Case study: What we now know in preparation for the next drought

What we know for the next droughtDepartment of Agriculture and Fisheries (DAF) staff working in the GrazingFutures and Leading Sheep projects have been collecting learnings obtained during drought from affected primary producers since the middle of 2019. This case study features the feedback provided by sheep producers located in the north, central-west and south-west regions of Queensland. The insights that have been kindly shared are inspiring and practical, many of which can be implemented immediately by anyone in the business of grazing livestock. Click here to read the Drought learnings case study (PDF, 400 KB).

Case study: Managing seasonal variation in north-west Queensland with Lindsay and Sally Allan

In this GrazingFutures case study, Lindsay and Sally Allan from Longford and Glenholme near McKinlay, share what they have learnt from many years of managing a beef business in the in a variable climate of north-west Queensland. During dry years, Lindsay and Sally recommend maintaining a conservative stocking rate, conduct forage budgets early and act upon the insights gained, wean early, cull older animals and retain younger stock. Learn more about Lindsay and Sally’s business, including how infrastructure development is prioritised, breeding management and nutrition management: Managing seasonal variation in north-west Queensland with Lindsay and Sally Allan (PDF, 1 MB).

Case study: Productivity and profitability gains through efficient herd management with Glen and Cheryl Connolly of ‘Blanncourt Station

BlanncourtIn the Georgetown region of the Queensland Gulf, Glen and Cheryl Connolly are advocates of wet season spelling. Since purchasing Blanncourt (a breeding enterprise of 18,739 ha) 20 years ago, the Connolly family have improved both productivity and profitability by implementing lighter stocking rates, wet season spelling, feeding and/or supplementation programs, cross breeding and pasture improvement.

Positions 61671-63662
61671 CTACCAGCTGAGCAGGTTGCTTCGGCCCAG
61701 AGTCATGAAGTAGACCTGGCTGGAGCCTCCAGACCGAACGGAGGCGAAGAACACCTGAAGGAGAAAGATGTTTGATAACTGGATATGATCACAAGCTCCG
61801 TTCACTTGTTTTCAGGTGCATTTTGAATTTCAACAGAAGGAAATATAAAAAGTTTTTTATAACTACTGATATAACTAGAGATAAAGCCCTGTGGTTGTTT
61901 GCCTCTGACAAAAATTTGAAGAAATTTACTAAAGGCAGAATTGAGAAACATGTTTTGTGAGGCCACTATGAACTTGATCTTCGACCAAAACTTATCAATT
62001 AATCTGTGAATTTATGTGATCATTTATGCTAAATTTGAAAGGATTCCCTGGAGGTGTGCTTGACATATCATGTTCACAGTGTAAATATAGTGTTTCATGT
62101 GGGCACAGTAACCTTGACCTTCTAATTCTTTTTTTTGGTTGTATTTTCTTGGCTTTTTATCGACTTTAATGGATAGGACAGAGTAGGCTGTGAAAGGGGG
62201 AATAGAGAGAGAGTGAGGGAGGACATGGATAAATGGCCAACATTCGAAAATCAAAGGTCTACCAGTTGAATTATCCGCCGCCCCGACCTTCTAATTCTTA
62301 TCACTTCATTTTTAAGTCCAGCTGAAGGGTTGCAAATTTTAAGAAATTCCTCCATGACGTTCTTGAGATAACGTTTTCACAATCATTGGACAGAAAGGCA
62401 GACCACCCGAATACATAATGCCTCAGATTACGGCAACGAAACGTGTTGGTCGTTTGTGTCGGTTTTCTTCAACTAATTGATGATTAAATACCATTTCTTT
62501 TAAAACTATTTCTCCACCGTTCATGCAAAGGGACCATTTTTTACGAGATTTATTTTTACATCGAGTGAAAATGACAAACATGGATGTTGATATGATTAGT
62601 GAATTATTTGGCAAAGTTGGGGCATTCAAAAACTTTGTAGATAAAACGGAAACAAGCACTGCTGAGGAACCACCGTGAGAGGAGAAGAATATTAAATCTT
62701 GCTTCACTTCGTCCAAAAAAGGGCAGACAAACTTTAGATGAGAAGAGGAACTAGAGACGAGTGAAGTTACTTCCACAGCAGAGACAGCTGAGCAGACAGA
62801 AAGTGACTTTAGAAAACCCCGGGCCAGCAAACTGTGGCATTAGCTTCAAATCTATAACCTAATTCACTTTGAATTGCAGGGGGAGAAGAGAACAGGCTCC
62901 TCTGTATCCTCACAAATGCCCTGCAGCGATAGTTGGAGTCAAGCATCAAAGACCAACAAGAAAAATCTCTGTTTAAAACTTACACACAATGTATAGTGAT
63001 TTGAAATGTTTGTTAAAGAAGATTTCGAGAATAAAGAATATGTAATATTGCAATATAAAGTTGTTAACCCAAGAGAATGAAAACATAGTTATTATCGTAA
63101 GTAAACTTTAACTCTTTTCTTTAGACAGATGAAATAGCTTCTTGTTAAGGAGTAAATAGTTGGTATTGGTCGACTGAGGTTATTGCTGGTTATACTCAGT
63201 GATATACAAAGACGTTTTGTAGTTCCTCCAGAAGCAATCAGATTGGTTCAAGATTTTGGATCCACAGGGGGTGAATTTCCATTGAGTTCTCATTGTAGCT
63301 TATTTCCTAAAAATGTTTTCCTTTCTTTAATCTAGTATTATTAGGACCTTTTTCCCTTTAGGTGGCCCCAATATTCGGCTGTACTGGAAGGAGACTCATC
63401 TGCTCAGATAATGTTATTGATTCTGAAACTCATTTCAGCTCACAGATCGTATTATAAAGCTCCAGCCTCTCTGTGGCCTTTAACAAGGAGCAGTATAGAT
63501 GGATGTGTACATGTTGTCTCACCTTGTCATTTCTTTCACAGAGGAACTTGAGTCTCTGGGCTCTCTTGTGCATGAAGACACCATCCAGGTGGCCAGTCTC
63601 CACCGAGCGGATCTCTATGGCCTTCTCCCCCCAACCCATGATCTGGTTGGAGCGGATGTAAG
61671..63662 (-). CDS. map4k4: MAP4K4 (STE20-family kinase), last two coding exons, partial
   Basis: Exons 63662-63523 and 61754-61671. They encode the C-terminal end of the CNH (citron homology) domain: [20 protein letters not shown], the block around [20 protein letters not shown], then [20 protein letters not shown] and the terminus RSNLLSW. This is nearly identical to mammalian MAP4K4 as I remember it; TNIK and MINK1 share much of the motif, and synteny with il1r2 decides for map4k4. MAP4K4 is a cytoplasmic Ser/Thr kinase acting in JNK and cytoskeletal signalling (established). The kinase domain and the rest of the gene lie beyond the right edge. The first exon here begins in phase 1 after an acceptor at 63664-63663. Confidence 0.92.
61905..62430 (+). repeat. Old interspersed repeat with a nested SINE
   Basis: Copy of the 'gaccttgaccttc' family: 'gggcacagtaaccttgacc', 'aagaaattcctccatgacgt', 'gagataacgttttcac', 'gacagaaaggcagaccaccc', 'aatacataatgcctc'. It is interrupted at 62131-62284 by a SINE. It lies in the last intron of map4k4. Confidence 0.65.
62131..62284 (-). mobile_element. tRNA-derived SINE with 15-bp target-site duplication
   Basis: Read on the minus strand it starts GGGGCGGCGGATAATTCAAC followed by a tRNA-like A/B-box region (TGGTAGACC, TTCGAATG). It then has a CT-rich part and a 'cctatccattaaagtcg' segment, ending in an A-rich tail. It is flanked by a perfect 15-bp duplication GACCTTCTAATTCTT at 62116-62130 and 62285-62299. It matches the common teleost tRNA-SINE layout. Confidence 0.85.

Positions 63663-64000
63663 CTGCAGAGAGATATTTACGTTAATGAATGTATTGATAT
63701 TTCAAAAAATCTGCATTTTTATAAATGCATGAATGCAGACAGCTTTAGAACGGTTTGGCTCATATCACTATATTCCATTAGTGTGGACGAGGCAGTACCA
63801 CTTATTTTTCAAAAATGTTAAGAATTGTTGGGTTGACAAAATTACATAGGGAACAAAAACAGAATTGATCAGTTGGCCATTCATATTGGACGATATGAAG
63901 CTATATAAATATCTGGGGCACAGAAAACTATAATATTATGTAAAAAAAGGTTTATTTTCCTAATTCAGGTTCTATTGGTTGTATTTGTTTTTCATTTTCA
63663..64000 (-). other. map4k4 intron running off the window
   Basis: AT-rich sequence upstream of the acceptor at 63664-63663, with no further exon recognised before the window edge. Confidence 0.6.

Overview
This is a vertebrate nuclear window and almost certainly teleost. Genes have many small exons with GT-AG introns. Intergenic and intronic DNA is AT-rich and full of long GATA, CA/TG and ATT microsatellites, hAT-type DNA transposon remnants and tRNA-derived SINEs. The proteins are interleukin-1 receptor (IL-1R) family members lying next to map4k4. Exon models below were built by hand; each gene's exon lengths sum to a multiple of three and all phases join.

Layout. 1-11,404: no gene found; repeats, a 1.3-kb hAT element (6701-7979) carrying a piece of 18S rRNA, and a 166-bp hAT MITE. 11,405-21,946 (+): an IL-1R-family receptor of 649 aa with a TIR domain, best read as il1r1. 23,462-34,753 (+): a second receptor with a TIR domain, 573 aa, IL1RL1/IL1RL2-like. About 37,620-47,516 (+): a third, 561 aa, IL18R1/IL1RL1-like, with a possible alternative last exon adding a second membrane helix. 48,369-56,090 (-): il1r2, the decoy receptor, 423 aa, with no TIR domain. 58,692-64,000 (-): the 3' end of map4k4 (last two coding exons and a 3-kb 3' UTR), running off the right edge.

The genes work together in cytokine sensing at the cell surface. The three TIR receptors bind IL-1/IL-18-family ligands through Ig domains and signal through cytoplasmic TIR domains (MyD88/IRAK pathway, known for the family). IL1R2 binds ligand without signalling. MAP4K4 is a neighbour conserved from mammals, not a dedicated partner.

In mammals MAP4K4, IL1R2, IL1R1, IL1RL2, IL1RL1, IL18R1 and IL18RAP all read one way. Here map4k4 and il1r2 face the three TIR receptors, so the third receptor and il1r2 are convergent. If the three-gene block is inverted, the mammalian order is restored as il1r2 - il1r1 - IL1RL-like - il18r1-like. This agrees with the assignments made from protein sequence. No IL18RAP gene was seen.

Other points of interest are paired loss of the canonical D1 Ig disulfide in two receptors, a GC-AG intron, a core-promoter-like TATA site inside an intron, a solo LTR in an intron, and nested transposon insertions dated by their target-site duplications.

The Connelly’s have a number of property management principles that they implement, with a major management tool being wet season spelling. Effective spelling practices enable the Connelly’s to use spelled country for cattle with the highest nutritional requirements. Weaner paddocks are always spelled every wet season to provide fresh paddocks for newly weaned calves. Regular spelled paddocks are prioritised for wet cows with a branded calf.

To read more about Blanncourt, you have the option of reading a short summary: Blanncourt Station — productivity and profitability gains through efficient herd management (PDF, 500 KB), or, the original version featuring the whole of business case study and helpful rules of thumb: Case study – Tackling the tough years (PDF, 1.5 MB).

GrazingFutures narratives

Succession planning is not limited to property ownership; it also applies to knowledge transfer from senior extension officers to up-and-coming extension officers located in other regions. The Department of Agriculture and Fisheries acknowledges this challenge, and through GrazingFutures, is providing an opportunity for less experienced staff to travel with, and learn from, knowledgeable and respected long-term extension officers. Read how Extension Officer, Caitlyn Frazer from south west Queensland benefited from two and a half weeks travelling around north Queensland assisting workshop delivery with members of the North and Central Queensland extension teams: GrazingFutures north west Queensland educational road trip (PDF, 1.1 MB).

Going the distance: using technology to get connected